Having conducted my own online search ahead of submitting the FOIA request, I know foremost that studies from the Congressional Research Service refer to Operation Safeguard primarily in footnotes. Such CRS reports are conveniently posted on the Federation of American Scientists website.

What’s more, Senator Cantwell pressed for drones along the northern border in 2006 by vaguely citing Operation Safeguard’s findings.

But the Center for International Policy came to the most critical finding of all in surveying domestic drones in April 2013: “Unfortunately, Congress never reviewed the results of Operation Safeguard pilot project.”

Such a bounty is enviable, but is no substitute for the documents themselves. And while ICE may not see much news value in the origins of a program currently under intense scrutiny, someone somewhere just might.

It really does seem like operations like ICE really are just looking for excuses to reject FOIA requests these days...
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Filed Under: dhs, drones, exemptions, foia, ice, newsworthy, operation safeguard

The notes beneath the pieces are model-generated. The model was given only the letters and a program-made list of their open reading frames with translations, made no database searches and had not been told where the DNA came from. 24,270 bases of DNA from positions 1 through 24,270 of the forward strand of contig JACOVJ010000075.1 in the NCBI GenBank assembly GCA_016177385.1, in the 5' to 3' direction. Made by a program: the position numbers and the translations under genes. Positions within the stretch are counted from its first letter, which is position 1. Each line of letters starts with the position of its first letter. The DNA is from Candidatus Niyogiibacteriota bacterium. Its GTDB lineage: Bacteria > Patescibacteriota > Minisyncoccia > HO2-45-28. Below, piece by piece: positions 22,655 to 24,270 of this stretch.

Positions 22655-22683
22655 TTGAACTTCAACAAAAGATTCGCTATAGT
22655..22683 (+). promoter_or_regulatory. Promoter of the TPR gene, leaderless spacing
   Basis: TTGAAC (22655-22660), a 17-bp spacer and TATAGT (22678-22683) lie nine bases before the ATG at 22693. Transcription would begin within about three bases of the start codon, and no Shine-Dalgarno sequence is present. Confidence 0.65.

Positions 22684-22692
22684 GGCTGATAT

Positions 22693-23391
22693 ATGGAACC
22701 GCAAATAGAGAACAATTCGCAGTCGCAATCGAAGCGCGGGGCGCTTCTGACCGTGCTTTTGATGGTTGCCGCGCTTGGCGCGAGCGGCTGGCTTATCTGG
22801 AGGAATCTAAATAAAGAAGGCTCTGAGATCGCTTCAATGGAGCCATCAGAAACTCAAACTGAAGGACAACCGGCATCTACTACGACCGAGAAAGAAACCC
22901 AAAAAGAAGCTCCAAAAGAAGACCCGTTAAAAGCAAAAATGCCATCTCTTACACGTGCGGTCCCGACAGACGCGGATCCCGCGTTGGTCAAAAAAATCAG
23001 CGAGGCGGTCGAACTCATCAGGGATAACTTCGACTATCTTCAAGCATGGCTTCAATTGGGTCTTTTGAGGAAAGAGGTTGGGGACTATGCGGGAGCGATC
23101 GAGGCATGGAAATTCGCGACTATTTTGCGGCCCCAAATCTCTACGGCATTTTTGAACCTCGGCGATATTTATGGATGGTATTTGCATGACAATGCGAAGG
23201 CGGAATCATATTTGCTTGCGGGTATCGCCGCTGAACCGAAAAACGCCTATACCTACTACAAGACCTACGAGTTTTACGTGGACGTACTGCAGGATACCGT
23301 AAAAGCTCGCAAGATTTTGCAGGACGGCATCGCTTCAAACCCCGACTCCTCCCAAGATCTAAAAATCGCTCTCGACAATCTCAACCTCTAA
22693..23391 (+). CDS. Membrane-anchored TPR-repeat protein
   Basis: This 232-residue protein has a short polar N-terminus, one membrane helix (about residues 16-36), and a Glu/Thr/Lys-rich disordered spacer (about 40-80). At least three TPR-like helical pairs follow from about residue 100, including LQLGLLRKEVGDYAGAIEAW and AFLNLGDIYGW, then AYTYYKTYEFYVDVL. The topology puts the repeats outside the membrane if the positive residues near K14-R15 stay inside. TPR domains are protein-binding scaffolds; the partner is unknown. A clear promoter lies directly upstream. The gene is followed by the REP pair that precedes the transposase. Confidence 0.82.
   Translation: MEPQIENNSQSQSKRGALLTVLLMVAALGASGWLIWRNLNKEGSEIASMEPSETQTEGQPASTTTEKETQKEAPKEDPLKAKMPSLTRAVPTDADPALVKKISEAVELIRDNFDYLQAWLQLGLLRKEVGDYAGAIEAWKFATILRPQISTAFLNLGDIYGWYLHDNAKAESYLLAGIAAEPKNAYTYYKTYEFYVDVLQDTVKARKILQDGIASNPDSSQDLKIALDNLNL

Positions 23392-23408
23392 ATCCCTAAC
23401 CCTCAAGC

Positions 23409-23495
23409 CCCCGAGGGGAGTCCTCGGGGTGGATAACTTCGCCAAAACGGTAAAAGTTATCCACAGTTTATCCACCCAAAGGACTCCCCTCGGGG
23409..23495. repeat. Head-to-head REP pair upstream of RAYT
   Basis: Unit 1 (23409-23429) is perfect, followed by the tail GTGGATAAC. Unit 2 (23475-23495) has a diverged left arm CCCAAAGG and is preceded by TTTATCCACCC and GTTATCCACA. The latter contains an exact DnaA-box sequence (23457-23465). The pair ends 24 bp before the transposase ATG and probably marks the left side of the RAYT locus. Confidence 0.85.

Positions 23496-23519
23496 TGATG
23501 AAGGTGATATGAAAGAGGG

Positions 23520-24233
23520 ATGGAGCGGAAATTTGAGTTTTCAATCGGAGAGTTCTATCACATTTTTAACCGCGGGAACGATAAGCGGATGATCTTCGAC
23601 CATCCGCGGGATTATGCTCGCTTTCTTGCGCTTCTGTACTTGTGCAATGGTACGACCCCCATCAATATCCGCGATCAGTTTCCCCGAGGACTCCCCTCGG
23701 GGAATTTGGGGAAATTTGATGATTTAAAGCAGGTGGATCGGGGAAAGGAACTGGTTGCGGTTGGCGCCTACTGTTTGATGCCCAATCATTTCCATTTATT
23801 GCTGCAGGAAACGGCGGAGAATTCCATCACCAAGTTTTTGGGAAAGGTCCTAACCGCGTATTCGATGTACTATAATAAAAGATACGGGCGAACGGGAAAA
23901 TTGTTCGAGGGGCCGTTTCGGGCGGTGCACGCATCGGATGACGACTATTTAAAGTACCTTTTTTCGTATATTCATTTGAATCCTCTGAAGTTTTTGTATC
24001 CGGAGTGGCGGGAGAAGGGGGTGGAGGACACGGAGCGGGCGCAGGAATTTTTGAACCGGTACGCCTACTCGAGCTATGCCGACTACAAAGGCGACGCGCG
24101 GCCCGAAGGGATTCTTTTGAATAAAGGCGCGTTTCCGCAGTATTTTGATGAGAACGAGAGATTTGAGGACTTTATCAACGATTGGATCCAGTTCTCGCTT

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  • icon
    Vidiot (profile), 19 Mar 2015 @ 10:47am

    Translated

    "We reject your request because we don't wish this to become newsworthy."

    reply to this | link to this | view in chronology ]

  • identicon
    Anonymous Coward, 19 Mar 2015 @ 12:02pm

    You are a public agency.

    Everything you have ever done, everything you are doing, everything you will ever do, will always be of current interest to the public.

    reply to this | link to this | view in chronology ]

  • identicon
    Anonymous Coward, 19 Mar 2015 @ 12:04pm

    Transparancy my ass

    reply to this | link to this | view in chronology ]

  • identicon
    Anonymous Coward, 19 Mar 2015 @ 12:18pm

    Message to the ICE

    With all due respect, we the public, will determine what our "current interests" are, not you.